SEC: Stay Tuned for 12b-1 Changes

While the Securities and Exchange Commission (SEC) is actively considering changes to Rule 12b-1, most of the comments on the subject appear to be opposed to change.
In a speech given at the Investment Company Directors Conference this week, Andrew Donahue, Director, Division of Investment Management at the SEC, told attendees that there were concerns that Rule 12b-1 no longer serves the purpose for which it was intended and that the factors that a board considers are not relevant in today’s market. But he also admitted that most of the comments received to date were opposed to any significant changes.
He noted that when the SEC adopted Rule 12b-1 in 1980, the fund industry was in a far different state than exists today; recession, inflation in double digits, and depressed stock values. In fact, Donahue noted that during the worst period — January 11, 1973 to December 6, 1974 — the (non-inflation adjusted) S&P 500 declined almost 46%.
Funds had experienced a period of net redemptions and, according to Donahue, there was serious concern for the viability of the mutual funds market for a variety of reasons. “The Commission adopted Rule 12b-1 which generally makes it unlawful for a fund to act as a distributor of its own securities — which the fund will be deemed to be if it engages directly or indirectly in financing any activity primarily intended to result in the sale of its fund shares — unless the fund adopts a plan of distribution,’ Donahue noted. The adoption and continuation of a 12b-1 plan requires board approval and, in keeping with the release adopting the rules, boards typically consider nine factors when determining whether to approve or continue the plan, he said. However, he noted, many of those urging a repeal or refinement of Rule 12b-1 argue that the rule no longer serves the purpose for which it was intended and that the factors that a board considers are not relevant in today’s market.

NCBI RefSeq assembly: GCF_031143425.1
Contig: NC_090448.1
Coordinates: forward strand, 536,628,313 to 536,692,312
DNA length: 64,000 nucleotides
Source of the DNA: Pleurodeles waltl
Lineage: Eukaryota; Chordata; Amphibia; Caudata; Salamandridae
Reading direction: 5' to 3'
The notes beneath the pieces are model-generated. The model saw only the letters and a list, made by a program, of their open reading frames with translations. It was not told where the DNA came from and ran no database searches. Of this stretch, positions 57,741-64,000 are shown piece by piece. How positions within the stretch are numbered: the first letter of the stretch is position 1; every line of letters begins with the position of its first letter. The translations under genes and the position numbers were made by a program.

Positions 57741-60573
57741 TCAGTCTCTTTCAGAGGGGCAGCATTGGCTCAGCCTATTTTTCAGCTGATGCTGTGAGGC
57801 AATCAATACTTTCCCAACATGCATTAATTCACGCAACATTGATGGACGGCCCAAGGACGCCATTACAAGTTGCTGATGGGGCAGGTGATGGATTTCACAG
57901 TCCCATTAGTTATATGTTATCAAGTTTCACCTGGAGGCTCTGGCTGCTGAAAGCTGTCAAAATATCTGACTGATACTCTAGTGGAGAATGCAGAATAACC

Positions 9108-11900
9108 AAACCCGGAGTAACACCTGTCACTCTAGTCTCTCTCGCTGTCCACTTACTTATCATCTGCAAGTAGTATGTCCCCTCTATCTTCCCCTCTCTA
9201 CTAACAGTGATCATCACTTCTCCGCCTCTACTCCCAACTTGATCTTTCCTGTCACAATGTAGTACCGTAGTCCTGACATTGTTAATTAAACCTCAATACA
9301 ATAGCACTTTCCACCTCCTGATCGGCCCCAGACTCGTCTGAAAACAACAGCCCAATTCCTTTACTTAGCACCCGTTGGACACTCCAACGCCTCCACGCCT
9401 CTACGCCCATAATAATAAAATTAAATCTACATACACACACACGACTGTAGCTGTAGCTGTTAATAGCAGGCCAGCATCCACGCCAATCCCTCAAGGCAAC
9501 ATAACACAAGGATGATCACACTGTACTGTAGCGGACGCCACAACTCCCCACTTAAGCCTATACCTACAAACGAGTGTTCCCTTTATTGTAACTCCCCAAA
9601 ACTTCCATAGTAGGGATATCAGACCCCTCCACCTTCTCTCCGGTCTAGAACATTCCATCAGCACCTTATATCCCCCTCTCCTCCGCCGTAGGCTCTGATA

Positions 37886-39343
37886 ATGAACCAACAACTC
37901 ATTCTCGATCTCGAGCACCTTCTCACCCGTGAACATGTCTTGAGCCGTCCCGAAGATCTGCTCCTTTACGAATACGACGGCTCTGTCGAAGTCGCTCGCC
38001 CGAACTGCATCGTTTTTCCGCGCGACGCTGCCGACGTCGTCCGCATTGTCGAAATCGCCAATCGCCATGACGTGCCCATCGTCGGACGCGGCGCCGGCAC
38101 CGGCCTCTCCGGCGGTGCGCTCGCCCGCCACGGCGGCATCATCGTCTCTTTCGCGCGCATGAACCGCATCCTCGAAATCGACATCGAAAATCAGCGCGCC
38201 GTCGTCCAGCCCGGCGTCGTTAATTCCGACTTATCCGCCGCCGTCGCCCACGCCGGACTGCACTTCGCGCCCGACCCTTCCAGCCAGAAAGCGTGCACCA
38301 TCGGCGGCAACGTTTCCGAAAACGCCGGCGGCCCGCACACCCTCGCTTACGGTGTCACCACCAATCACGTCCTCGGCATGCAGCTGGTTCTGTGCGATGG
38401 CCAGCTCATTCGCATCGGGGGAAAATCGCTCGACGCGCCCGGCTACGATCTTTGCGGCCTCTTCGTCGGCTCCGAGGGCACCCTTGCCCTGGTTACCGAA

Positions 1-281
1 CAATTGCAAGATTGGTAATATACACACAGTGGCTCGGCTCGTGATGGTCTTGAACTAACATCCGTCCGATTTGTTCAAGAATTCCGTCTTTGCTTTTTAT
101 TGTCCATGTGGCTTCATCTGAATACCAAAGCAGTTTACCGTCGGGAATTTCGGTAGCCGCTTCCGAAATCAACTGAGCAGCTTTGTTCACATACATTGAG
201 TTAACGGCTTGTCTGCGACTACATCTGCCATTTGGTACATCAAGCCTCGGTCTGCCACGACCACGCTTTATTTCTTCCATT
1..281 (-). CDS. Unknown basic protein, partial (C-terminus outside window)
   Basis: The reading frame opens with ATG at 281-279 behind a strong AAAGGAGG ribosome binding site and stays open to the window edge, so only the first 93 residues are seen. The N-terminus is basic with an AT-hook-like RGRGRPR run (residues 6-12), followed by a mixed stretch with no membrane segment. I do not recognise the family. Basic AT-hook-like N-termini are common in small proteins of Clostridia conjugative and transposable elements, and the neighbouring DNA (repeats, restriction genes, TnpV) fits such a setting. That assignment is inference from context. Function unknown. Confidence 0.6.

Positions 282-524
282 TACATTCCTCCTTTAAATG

The SEC hosted a roundtable discussion on the topic in June, and also solicited public comment on Rule 12b-1. Donahue said that the SEC received more than 1450 comment letters on the topic – but also noted that approximately 1000 of these letters were “…form letters that were sent by financial planners and registered representatives who oppose substantive reform of Rule 12b-1.’ Donahue also noted that an additional 400 or so individualized letters were sent in by financial planners – most of whom also oppose substantive rule reform – and the SEC also received approximately 25 letters from mutual funds, large broker-dealers, insurance companies, industry associations and counsels – and most of these also opposed significant rule reform, according to Donahue.
However, he noted that there were “riddled throughout’ the letters from the mutual fund companies various levels of support for:
  • changing the name of the fee,
  • requiring additional disclosure and
  • revising the role of the fund board in approving the distribution plan.
Donahue did note that the SEC received approximately 10 letters from investors – most of whom supported substantive reform or repeal of the rule. “My staff is currently evaluating the many comments we received,’ Donahue said. “Once that process is complete, we will formulate a recommendation to the Commission. Stay tuned for further developments.’
Stay tuned indeed.

A transcript of the speech is online at